And universities are reading that with that lens, right? So they’re not, um, the students assume that admissions, uh, make an assumption that your test scores are not competitive. If you choose not to submit them. That they, they, the assumption is they’re like, oh, they must be really low, cuz why else wouldn’t they submit them?

When there’s a host of reasons students choose not to submit, especially in the past few years with the chaos that is the pandemic, the chaos that is our society, right? We’re always in flux. There’s just been a lot going on. Um, test, uh, sites and centers have been canceling. There’s just been a kind of a lot going on.

So there’s a host of reasons why students, um, may choose not to submit. They could have been sick. I mean, a lot of people have been, you know, diagnosed with a lot of. Respiratory, uh, issues recently. So the list is, is long as far as why students make the decisions not to submit those scores. I would just say the university, the admissions officers, they’re going to look at the data you share with them, right?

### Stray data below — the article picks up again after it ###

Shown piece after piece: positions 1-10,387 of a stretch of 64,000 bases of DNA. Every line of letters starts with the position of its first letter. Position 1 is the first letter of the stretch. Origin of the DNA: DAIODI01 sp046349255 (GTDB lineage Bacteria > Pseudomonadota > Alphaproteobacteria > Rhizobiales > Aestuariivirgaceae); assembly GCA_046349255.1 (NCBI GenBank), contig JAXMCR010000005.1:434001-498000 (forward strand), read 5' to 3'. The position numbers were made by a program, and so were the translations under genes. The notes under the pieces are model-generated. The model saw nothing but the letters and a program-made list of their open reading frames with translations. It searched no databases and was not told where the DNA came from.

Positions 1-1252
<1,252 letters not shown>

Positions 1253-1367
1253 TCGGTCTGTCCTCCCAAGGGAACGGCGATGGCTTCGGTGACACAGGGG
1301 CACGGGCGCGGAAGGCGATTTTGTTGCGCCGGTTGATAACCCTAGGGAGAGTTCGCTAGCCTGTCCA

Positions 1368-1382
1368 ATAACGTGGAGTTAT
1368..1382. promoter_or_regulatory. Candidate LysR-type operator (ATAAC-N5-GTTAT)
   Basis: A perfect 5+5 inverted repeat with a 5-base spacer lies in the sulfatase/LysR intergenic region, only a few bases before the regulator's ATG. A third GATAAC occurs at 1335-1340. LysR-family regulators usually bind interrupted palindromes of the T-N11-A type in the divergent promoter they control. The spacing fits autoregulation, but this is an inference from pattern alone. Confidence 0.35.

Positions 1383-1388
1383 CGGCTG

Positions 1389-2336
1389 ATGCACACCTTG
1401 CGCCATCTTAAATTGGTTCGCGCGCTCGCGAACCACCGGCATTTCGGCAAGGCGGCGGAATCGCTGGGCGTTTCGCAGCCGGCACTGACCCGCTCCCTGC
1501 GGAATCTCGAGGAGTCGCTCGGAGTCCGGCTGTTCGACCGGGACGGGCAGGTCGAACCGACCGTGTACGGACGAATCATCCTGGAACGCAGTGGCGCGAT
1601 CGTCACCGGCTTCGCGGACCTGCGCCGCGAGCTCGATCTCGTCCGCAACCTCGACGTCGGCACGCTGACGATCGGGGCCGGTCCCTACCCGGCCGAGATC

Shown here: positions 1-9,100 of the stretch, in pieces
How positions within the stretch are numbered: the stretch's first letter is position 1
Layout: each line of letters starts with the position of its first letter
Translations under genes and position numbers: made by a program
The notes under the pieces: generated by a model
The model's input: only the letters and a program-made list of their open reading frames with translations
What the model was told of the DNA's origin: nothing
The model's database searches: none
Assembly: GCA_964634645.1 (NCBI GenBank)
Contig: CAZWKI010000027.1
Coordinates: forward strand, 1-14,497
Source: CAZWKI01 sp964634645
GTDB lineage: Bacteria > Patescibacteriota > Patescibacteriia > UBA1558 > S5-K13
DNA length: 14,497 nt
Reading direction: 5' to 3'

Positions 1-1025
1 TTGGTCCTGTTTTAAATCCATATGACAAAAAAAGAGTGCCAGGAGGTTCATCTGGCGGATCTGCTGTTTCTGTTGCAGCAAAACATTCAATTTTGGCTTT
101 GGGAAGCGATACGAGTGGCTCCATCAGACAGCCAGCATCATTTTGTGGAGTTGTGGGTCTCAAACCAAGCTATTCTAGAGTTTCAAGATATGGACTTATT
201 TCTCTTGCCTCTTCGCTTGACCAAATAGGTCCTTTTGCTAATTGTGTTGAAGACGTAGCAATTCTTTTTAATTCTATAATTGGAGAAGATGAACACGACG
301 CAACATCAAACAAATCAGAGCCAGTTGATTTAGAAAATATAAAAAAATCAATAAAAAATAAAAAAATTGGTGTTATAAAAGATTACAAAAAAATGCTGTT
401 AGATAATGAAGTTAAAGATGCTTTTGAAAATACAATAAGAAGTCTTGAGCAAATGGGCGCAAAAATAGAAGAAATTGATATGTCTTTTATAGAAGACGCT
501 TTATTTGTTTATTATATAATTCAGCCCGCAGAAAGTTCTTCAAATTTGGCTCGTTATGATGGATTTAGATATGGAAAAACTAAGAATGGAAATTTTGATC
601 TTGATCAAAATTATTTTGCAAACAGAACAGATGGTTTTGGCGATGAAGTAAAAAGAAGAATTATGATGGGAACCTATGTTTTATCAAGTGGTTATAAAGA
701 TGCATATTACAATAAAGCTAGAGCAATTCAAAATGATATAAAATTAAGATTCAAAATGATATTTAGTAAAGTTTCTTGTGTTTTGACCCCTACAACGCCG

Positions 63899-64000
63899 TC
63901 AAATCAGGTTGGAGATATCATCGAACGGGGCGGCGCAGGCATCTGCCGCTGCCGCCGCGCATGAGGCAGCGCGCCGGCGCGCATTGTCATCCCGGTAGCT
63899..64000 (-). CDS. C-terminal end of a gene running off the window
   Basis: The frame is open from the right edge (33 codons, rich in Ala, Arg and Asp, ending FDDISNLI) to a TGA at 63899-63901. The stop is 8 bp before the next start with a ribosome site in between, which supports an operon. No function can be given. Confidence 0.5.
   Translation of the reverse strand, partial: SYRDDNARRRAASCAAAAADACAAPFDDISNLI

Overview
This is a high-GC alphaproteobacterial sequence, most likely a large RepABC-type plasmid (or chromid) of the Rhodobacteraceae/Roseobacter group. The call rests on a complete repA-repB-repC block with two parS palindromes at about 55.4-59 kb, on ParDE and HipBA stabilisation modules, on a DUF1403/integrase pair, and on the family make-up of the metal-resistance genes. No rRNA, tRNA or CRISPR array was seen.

So if, again, if you have the other pieces of the application and you choose to submit those without test scores, that is where they’re gonna use to make a decision and evaluate. There are some schools, however, where, um, direct emit programs require test scores, right? Um, certain discipline, say if you’re applying and the, you know, the pre-med.

Um, you know, BSMD we require test scores. So there are going to be institutions that have testing optional policies. However, for certain majors, certain programs or disciplines, they may require them, but I just see it as a one, you know, less piece of information. The university has to make a decision, but you are communicating when you submit without test scores that you are comfortable and confident with what you, what you are sharing with them, and that they demonstrate your ability to, to perform well at their institution.